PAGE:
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“Thumbsucker” is a loving film about teens and parents and their dreams.   In Oregonian “new devos” we meet Justin Cobb (Lou Taylor Pucci), an insecure debate-team member, fragile, bright, and troubled, who sucks his thumb.   It’s a filmic field day for Freudians, what with Justin arrested in the “oral stage” and its evocations of the unconscious and intimations of the Oedipal, which brings us to Justin’s parents, Audrey and Mike.  

Audrey’s incarnated by Tilda Swinton, great and fearless British muse of the avant-garde cinema, here playing as far against type as imaginable as an ordinary suburban American mom.   It works because her character’s meant to have had a high school artiness which years have obscured but not erased.   Though she’s made to look as plain as possible here, any image containing Swinton’s otherworldly visage is interesting per se.  

Mike’s (Vincent D'Onofrio) the manager of a Wal-Mart-type store.   A football star in high school, an accident derailed his dreams of going pro.   Though impatient re: Justin’s thumbsucking, D’Onofrio doesn’t play him as the stereotypical insensitive, overbearing dad but imparts to him a beefy soulfulness.   He’s simply got the jock’s utter inability to relate to angst.   It’s a credit to D’Onofrio and Pucci that we believe that the ex-jock and the skinny, cerebral teen are father and son, as we do that Mike’s efforts to understand Justin are made in good faith; his inability to do so a genuine source of pain.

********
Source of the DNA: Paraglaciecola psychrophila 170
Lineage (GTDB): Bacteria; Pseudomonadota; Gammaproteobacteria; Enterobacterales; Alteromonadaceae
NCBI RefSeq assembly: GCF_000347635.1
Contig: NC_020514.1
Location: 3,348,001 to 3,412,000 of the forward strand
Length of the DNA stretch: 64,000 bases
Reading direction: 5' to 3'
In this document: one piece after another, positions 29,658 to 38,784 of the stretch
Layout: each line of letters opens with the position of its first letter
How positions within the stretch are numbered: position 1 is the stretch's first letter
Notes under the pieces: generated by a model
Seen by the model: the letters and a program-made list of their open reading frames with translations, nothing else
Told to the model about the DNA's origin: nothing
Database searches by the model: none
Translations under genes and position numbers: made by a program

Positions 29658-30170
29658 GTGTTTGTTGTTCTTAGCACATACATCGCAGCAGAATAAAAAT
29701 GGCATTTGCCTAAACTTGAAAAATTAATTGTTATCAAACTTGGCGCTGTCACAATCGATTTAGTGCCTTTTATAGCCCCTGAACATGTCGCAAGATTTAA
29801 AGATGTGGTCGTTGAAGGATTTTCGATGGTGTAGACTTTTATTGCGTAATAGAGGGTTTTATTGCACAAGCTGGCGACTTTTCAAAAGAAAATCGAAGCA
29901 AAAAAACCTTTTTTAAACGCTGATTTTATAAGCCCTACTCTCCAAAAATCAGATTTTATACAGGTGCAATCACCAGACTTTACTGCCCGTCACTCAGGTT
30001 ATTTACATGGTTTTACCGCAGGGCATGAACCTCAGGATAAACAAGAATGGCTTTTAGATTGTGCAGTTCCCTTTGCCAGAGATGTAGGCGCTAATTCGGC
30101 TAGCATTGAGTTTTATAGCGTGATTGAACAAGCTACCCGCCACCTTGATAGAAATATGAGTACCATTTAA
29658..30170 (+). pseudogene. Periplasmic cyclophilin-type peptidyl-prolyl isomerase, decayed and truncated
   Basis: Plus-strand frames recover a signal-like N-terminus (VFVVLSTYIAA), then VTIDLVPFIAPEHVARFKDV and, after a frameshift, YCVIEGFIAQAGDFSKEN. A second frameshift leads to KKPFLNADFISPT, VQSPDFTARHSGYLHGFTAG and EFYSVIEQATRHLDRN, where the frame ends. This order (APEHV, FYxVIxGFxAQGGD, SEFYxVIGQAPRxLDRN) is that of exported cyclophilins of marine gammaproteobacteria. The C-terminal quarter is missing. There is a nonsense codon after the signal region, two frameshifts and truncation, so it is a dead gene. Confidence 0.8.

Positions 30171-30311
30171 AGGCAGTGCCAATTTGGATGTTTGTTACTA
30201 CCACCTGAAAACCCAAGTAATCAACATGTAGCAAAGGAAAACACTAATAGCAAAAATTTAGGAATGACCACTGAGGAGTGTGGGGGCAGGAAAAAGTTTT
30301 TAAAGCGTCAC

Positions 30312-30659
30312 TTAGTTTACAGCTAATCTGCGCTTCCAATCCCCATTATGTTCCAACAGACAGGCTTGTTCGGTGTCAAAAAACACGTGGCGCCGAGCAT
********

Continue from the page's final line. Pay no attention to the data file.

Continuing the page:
Keanu Reeves pokes metatextual fun at his “Matrix” iconography as Perry Lyman, a philosophical orthodontist who not only ministers to the dental damage wrought by Justin’s habit but counsels him to give himself over to his subconscious, to find his “inner animal”.   (Justin’s turns out to be a fawn).   Vince Vaughn, cast against type as bespectacled, disheveled debate coach Mr. Geary, is spot on.  

The qualities that save this film from being another trite coming-of–age tale are distilled in a remarkable scene that manages the unique feat of grossing us out at the very same time that it makes peaceful our troubled hearts.   Suffice it to say that it involves Audrey and a TV star at the rehab clinic where she works as a nurse.  

I loved “Thumbsucker”.   It is a joyful film; its joy is earned in that it flows not from a phony escape from the pain and fear but rather from learning that they are a part of the journey that you’ve the strength to manage; and from a good-humored self-acceptance that on those occasions when you can’t manage, it’s not shameful to suck your thumb.   The film is a tremendous aural experience as well thanks to a transcendent score by self-described “choral symphonic pop band” Polyphonic Spree, which lifts it into the azure, and a sprinkling of wistful songs by the late Elliot Smith.   Based upon a Walter Kirn novel, it’s the feature directorial debut of Mike Mills and clearly was an important project for Swinton in that she co-produced.    

- Oct 10, 2005  

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